Accepting the answers, yes in both cases, is still not within our reach. As things at home develop into a higher state of bedlam, we try to fade out of the scene, thus avoiding the questions. Often, we change the track of the conversation. We cling to food, music, poetry and fashion as ingredients of the Iranian identity, or any other apolitical concept, all fairly useless in fighting the theocratic monsters.

Strong in Beliefs, Poor in Arguments

The total number of Iranian migrants around the world, or nationals from Iranian descent, is in the range of 5 to 6 million and growing. In Bahrain, Canada, Germany, Malaysia, and the United States, the diasporas exceed 100,000 people in each country. The Iranian communities abroad do not exist, since among the Iranians the lack of connections between social groups, made of people from all walks of life, is noticeable. Avoiding other Iranians is a reflex carefully cultivated. Therefore, the Iranian identity is no more than sharing a leap of faith resembling an epic poem aligning beautiful words describing an imaginary nation.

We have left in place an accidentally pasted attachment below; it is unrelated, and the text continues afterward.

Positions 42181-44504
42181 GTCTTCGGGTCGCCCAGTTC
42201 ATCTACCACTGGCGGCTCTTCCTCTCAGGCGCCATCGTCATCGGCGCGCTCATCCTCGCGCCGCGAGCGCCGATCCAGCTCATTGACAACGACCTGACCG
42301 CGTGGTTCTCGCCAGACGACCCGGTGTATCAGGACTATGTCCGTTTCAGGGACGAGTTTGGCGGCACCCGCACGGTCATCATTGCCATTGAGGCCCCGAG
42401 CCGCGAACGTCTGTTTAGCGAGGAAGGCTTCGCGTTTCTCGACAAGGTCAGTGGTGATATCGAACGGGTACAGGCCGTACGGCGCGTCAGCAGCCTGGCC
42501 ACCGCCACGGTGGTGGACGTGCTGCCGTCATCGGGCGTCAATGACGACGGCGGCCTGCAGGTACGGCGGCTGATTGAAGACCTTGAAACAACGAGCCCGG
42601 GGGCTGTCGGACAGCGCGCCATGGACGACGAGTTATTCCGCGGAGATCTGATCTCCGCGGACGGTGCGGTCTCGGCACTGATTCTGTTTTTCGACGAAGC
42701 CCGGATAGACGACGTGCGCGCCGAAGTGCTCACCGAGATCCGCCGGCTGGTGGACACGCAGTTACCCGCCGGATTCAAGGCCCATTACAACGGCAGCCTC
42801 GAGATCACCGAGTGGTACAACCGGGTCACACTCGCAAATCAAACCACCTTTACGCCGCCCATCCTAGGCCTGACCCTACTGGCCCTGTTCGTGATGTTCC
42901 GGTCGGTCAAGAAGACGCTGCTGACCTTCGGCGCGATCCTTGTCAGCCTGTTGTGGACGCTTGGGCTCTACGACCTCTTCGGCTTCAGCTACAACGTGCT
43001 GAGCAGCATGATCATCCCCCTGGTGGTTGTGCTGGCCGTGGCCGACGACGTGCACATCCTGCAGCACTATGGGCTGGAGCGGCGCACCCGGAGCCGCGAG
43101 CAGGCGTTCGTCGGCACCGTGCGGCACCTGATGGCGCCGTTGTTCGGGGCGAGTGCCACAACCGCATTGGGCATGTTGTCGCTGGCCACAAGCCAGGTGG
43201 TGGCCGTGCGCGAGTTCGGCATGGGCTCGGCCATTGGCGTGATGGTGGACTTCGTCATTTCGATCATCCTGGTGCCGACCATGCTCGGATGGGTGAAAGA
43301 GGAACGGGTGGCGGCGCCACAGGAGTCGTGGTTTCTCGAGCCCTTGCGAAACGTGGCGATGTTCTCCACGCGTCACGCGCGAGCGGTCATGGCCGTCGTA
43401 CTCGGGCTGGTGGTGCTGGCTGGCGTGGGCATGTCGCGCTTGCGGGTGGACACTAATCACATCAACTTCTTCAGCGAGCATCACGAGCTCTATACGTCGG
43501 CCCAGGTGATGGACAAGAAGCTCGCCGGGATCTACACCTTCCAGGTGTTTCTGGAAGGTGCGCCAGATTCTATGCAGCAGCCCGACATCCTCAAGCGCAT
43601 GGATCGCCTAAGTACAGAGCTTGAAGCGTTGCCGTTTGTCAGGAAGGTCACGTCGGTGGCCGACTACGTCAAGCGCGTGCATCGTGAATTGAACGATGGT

Scattered all over the world, the Iranians try to project the image of an above average educated and professionally successful middle class, serene and law abiding. Yet, this needs to be checked. However, they carefully keep away from local social agitations and communal claims in the harbouring country. There are strong misgivings to engage with fellow citizens and participate in collective activities. This is verified.

Donald Trump’s Travel Ban in 2017 targeting several Muslim-majority countries, including Iran, made it clear that the Iranian diaspora in the USA, the largest in the world, were not grouped in a few recognisable communities and could not make a collective and united move in order to react to the political decisions. They were weak in their reactions and puny in arguing the issue. Those to the centre-right were generally more vocal in their opinions and blamed Donald Trump and his administration. The state of the Iranian regime functioning was hardly scrutinised, neither was the poor state of democratic values and disrespect for human rights in the listed Muslim-majority countries that have prepared the path to migration.